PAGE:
Athens. We took a taxi ride from one end of Plaka (in Athens, Greece) to another end of Plaka. The ride was less than five minutes and the driver (who had menacing mannerisms and also had a swarthy companion) said that the charge was €50. It was after dark, I was already out of the taxi with a sleeping child in my arms and my wife paid the fare after protesting the exorbitant amount. The next day we took a taxi again for the same ride and the charge was (believe it or not) €2. We also met other helpful and honest taxi drivers at several places in Greece. The unfortunate experience was not limited to a financial issue; the exchange with the driver totally negated a wonderful day.
Berlin. The wife has a knack for wangling free stays at fancy hotels, using her travel “points.” Thus we found ourselves settled in comfort at Berlin. On our third morning we requested the concierge to find us an english speaking taxi driver, for a tour of the city.
The concierge skipped past the first four taxis waiting in the driveway and introduced us to Mr. Rudolph Diether, who pulled up the fifth taxi to the front. We informed Mr. Diether that we had trudged through many parts of East Berlin the previous day and requested a tour of West Berlin.
Berlin has lopped off the dome of the enormous Parliament (Bundestag) building and replaced it with a glass hemisphere to reflect transparency, and members of the public can actually look in to see how politicians perform. Mr. Diether told us that for many years the building was in the no-man's land between East and West Germany, neglected and in disrepair. The Reichstag is now restored but some of the pockmarks from bullet holes have been allowed to remain.
At the Berlin Central Railway station he informed us that the city had moved a river to build this edifice of glass and metal. The river Spree was moved back once construction was complete. According to Rudolph, it's a well known fact that passengers often miss trains as they gaze at the arcs and curves of the architecture.
And then I started with my dumb questions. I told Rudolph that I collect anecdotes from taxi drivers all over the world, and I asked him to tell me about the most interesting day of his life. As an example I told him about the NUTS (No U Turn Syndrome) experience I had in Singapore.
Poor Rudolph was so confused that he made a left turn at a traffic light instead of making a right turn (to show us a synagogue). To compensate, he made a complete circle under the traffic light and we resumed on our course.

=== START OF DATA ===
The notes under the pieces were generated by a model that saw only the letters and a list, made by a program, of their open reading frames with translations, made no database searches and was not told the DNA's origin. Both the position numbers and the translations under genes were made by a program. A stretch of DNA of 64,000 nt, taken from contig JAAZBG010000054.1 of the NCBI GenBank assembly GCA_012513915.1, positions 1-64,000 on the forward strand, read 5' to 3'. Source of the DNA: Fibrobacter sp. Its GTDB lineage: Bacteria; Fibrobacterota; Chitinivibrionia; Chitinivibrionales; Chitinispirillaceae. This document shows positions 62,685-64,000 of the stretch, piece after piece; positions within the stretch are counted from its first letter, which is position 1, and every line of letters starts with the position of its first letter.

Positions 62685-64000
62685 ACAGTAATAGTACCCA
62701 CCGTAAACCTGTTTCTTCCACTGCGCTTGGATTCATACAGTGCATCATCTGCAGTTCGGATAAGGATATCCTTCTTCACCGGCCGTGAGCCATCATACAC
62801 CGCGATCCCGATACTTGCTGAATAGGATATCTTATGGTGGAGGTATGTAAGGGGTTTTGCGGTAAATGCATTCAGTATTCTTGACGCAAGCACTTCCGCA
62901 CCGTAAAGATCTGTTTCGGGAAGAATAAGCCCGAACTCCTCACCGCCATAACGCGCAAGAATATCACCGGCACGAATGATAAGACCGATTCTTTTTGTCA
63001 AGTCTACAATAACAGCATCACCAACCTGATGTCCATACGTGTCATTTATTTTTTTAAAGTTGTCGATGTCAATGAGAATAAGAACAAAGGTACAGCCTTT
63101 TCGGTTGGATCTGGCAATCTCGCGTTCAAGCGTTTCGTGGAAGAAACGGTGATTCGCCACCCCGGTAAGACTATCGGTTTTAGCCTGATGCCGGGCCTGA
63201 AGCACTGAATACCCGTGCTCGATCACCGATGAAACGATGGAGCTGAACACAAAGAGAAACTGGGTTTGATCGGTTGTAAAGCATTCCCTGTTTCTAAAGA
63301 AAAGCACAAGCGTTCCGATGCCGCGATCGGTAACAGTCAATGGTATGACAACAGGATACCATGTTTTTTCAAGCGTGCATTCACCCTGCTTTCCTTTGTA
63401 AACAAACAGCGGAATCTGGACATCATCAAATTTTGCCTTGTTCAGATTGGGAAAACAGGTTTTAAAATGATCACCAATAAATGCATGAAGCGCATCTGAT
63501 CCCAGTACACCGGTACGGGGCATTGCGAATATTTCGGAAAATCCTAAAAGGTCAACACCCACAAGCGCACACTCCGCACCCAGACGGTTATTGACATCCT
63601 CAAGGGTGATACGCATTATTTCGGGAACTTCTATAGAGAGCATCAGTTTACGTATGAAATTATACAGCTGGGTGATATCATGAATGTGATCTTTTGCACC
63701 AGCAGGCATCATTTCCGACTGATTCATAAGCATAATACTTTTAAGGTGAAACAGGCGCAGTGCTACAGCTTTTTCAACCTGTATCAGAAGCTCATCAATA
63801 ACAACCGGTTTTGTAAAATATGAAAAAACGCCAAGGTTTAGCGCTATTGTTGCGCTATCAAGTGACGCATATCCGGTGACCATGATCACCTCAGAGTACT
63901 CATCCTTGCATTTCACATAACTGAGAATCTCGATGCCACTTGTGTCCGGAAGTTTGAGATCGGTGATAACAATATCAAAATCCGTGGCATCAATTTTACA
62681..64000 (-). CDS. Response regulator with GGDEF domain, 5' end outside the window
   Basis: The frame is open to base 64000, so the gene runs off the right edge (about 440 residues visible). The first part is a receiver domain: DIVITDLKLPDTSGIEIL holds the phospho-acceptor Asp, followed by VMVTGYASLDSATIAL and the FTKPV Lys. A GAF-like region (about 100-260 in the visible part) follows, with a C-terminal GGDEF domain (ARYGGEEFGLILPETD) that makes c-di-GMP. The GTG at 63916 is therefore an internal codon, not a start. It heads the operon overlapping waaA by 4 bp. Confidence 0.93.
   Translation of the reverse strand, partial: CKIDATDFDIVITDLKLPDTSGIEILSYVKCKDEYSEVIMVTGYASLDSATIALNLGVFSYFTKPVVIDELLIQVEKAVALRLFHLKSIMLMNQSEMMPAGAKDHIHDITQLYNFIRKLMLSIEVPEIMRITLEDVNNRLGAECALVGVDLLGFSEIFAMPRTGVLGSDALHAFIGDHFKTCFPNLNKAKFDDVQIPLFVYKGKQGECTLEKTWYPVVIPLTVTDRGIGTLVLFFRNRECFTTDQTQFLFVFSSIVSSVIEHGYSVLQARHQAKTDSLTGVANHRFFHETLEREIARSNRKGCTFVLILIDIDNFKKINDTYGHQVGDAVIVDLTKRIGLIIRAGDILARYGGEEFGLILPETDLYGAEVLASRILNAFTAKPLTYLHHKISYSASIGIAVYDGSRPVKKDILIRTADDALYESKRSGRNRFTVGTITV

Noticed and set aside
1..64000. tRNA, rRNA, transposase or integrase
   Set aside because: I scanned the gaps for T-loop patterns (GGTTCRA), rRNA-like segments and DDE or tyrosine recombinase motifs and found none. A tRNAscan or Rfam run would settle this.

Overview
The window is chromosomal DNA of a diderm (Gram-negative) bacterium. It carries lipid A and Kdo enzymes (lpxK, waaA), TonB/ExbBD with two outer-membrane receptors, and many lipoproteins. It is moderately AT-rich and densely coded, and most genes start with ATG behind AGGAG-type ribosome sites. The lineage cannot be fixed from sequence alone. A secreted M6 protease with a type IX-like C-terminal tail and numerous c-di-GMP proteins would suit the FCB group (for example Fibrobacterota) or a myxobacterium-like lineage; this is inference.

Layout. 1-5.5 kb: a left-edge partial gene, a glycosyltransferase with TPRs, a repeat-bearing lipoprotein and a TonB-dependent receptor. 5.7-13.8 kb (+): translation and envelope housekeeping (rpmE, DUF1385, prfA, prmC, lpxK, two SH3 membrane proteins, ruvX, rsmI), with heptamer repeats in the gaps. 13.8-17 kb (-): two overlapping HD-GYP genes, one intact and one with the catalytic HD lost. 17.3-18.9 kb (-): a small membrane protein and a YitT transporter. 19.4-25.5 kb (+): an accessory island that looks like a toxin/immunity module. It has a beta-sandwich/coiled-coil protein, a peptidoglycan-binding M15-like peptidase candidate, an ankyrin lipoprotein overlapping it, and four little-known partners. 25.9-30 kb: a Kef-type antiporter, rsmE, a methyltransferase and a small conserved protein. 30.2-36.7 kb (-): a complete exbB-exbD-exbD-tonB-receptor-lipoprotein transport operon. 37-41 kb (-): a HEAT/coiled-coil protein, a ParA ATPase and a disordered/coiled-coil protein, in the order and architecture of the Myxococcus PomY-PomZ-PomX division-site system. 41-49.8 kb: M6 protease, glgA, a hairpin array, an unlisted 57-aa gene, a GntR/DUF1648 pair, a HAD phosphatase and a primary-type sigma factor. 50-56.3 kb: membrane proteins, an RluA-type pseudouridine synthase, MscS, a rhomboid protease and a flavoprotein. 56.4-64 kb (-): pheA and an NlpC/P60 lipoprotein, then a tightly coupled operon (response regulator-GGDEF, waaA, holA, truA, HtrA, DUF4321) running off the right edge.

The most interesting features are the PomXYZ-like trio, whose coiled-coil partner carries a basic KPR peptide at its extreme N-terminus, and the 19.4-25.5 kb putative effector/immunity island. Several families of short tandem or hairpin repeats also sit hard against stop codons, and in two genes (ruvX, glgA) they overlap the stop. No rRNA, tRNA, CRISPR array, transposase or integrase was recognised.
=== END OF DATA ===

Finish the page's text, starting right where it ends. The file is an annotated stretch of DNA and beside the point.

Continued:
All the modern construction he showed us happened after the Berlin wall fell. And the fall of the wall on November 9 1989, was the highlight of his life. He remembered dancing on top of the wall, exulting in a shared unbelievable experience and in absolute euphoria.
Although we had visited parts of East Berlin, Rudolph took us to a monument we had missed. On the way we passed an underground “library” built to commemorate thousands of “UnGerman” books that Hitler had burnt. Rudolph asked if we should stop to see this library but I said time was short, we had a plane to catch, and requested him to proceed to the monument. He drove on, but regretted the fact that we had not stopped. So I asked him to take a U-turn and take us back to this library. It was quite stunning to see the rows of brightly lit stark empty white shelves below the pavement through the glass panes at street level.
On the way back to the hotel, I asked Rudolph to pick us up again in a couple of hours to take us to the airport. At the hotel, he would not charge us more than two hours because he forgot to look at his watch when we started.
On the way to the airport, I asked Rudolph if Charlie’s Checkpoint was on the way as I wanted to have a bite at the Mc. Donald’s near it. (By the way folks, some of the McDonald restaurants in Europe have significantly upscale presentations and products with respect to what we see in the US). It was not on the way, but he stopped there anyways. We ordered coffee and cake and I requested the missus to carry out a cup and a slice for Rudolph while he waited in the cold outside.
It was Christmas Eve and on the drive to the airport, Rudolph said the slice of cake made this Christmas special. To me, he was my red nosed friend in Berlin.